You’ve crossed every t and dotted every i when it comes to setting up your remote company. Having carefully implemented policies and procedures to attract top-tier telecommuting talent, your team is thriving, productive, and happy. Everything is going well…until one day one of your lead employees loses his laptop—and opens a wormhole to your company’s most sensitive data. If you want to avoid a similar fate, consider the below tips for distributed teams about data security.

Data security is one of those hot button topics for every organization, but particularly so for remote companies. After all, with employees spread out all over the world, working in various locations and time zones, it leaves a lot of room for company data to be mistakenly leaked.

Make sure that your company’s data security is safe and sound by following these five tips for distributed teams:

1. Get on the cloud.

Many companies utilize the cloud in one way or another in order to conduct business. This is even more important for remote companies who stand to gain a lot by having their employees use the cloud and cloud collaboration tools. Why? No matter what type of flexible job your employees have, they can always access any and all information if your company uses the cloud. If your company is still on the fence about using the cloud, think about it this way: there is a much greater likelihood that an employee could lose sensitive data due to only having his work live locally on his computer—and his computer alone. Plus, it’s much easier for hackers to get into a personal computer (and access the files on it), than to attempt to hack into a company’s cloud-based content.

2. Think twice about internal servers.

Some companies want to avoid the cloud and use internal servers instead. But the costs of utilizing internal servers can be quite high, in which case cloud-based solutions might be your only option. In the FlexJobs article, “The Cloud: Data Storage Tips for Distributed Teams,” Sanjib Sahoo, chief technical officer at TradeMonster and AITP’s CIO of the year, puts it plainly: “The key is productivity and making sure you are getting value out of your resources. Is it creating business value, reducing operating costs, increasing collaboration, and accelerating project timelines? These are your key performance indicators.”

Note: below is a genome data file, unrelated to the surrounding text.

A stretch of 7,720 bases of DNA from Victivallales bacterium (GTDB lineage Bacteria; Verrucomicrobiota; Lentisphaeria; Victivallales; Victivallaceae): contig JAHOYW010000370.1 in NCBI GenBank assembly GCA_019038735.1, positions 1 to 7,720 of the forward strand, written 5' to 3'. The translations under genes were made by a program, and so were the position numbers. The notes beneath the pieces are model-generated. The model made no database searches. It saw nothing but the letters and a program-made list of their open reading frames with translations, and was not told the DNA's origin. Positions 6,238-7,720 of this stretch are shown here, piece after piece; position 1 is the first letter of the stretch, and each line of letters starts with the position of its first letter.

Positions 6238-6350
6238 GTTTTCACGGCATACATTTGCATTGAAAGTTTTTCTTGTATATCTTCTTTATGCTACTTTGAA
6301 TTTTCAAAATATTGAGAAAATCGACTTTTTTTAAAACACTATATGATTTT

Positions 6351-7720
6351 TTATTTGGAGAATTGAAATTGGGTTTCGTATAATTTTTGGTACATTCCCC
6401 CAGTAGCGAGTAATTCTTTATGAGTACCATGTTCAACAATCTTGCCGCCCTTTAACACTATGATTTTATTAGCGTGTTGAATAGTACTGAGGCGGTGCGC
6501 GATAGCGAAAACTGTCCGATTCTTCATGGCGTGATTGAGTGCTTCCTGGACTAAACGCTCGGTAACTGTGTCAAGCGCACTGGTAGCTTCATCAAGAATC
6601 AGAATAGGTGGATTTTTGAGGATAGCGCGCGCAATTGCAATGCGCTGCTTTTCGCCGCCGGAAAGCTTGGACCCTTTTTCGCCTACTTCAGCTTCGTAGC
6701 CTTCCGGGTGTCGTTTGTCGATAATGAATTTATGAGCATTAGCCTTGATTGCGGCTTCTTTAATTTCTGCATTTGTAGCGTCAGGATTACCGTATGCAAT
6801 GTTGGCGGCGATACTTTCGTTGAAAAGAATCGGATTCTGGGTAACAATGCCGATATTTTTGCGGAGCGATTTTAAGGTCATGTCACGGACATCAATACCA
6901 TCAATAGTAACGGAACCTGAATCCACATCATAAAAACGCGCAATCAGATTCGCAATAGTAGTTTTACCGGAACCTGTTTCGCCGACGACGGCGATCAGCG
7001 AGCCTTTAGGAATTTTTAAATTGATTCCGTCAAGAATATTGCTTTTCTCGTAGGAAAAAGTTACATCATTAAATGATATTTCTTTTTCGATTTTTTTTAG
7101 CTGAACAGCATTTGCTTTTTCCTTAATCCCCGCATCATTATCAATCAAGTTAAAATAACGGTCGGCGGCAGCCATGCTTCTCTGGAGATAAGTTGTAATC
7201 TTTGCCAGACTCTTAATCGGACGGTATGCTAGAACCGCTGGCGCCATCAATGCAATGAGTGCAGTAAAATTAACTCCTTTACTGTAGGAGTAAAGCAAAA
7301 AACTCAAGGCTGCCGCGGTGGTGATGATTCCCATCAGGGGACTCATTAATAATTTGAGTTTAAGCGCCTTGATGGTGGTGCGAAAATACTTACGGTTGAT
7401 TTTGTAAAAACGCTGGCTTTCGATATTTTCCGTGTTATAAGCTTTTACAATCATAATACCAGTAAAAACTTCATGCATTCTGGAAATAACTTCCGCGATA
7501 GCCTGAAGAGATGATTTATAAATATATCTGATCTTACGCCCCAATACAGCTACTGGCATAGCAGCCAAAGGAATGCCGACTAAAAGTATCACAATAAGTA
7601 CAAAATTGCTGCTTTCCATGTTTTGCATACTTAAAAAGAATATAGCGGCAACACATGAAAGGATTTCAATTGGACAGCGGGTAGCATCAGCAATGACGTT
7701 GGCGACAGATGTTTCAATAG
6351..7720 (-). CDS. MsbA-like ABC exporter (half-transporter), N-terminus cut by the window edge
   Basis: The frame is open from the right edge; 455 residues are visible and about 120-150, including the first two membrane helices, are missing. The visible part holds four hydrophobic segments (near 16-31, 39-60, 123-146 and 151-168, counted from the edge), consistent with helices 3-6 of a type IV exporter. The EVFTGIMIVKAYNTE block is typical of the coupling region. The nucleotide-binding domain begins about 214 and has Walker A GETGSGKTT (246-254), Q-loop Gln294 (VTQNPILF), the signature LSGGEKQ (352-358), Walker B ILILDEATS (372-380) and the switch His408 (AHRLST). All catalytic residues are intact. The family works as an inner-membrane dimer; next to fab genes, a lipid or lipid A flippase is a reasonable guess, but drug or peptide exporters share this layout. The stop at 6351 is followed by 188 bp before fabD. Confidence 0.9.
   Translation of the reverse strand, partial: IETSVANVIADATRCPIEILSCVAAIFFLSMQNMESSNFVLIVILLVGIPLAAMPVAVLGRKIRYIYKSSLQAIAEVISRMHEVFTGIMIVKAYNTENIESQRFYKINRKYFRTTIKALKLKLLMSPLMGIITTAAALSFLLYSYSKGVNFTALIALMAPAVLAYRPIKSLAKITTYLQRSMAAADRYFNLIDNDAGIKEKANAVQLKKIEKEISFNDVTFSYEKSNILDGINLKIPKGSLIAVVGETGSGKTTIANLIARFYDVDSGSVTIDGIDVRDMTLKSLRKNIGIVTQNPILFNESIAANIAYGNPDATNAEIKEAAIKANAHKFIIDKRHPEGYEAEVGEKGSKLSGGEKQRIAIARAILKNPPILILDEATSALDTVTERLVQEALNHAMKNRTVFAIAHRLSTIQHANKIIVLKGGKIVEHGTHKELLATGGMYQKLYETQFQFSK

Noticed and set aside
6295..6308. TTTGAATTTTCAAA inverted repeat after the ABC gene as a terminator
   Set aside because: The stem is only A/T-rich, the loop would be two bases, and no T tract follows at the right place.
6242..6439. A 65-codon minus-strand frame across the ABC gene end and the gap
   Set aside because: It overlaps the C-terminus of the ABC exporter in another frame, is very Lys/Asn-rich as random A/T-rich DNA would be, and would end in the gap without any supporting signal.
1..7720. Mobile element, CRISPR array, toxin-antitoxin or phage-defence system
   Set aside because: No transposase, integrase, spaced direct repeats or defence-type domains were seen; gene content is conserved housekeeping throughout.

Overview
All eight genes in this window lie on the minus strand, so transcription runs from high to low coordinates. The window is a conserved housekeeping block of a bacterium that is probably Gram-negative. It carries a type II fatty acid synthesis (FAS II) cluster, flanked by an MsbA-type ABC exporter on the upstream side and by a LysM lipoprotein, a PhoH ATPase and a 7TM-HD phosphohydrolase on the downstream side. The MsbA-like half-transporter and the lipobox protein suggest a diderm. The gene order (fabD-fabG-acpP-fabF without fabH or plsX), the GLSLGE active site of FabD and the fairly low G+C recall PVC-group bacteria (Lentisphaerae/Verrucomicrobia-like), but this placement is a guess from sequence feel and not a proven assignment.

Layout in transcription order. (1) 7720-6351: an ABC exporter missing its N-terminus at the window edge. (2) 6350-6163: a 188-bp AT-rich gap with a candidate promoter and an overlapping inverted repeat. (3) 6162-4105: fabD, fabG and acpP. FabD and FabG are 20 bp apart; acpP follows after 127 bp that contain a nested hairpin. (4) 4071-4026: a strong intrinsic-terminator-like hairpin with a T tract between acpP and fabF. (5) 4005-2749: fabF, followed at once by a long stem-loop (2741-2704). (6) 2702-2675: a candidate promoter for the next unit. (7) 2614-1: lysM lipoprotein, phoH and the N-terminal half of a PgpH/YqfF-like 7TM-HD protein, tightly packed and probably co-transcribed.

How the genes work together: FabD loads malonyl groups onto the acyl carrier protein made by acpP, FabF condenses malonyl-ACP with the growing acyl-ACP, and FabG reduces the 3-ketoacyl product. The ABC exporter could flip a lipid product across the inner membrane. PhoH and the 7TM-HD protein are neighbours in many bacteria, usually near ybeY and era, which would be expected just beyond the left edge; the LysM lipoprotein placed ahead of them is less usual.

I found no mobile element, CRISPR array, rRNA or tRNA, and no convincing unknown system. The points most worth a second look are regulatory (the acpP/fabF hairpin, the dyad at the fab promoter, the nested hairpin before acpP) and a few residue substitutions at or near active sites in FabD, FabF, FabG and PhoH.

3. Implement new strategies.

There are ways for employees to reduce the risk of data breaches. Two-factor authentication is becoming more and more popular with many companies. It requires not only a username and password, but an extra layer of security that only the user would know. In more high tech situations, two-factor authentication might include a voice prompt, a fingerprint swipe, the scanning of the user’s iris, or even the patterns in typing. The two-factor authentication can help protect a company’s data should there be an attempted breach or data leak.

4. Reconsider your company’s BYOD policy.

If an employee is using a company’s laptop, you can help protect sensitive data by loading it with proper firewall configurations, anti-virus programs, current security updates, and even security incident reporting requirements. You can make it a rule that employees can’t put personal information on their computer, nor can they remove data from your company’s computer and transfer it to their own.

If your remote company does allow BYOD (Bring Your Own Device), then you have to keep in mind that you’re potentially opening yourself up to a whole host of security risks. If your employee loses his computer, forgets to wipe it clean if he donates or tosses it, or doesn’t have an anti-virus and firewall program set up, your company’s data can be easily intercepted.

5. Speak with your employees.

While many remote workers prefer to use their own devices, you’ll need to take extra steps to ensure that you treat their equipment as if it were your own and configure it accordingly. Likewise, employees who use their own devices must also work hard to protect sensitive data. And as part of the hiring process, you should speak with remote employees about the importance of data security, and keep it as an open conversation to consistently remind them about it.

Data security is critical to the success of any organization. By training your remote workers from the start about this issue (and how to avoid telecommuting security risks), you can hopefully keep your company’s most critical information right where it needs to be—and safe and sound.